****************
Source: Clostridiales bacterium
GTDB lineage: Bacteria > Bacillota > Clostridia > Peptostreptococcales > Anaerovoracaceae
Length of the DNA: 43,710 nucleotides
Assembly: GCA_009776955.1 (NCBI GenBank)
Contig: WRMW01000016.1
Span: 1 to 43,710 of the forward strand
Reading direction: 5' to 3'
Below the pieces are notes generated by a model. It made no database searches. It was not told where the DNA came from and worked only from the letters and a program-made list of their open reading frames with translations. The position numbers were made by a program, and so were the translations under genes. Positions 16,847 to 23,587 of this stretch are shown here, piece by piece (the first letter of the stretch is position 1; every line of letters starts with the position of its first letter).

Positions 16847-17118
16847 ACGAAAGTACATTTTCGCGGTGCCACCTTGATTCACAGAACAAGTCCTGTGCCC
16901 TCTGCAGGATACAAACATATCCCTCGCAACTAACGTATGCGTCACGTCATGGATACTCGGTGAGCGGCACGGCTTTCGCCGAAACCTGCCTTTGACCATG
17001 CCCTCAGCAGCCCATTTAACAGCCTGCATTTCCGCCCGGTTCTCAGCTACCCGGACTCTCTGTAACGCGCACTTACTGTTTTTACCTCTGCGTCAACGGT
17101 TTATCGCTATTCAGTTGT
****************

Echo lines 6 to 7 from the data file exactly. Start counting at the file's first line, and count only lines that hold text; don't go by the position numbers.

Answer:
Span: 1 to 43,710 of the forward strand
Reading direction: 5' to 3'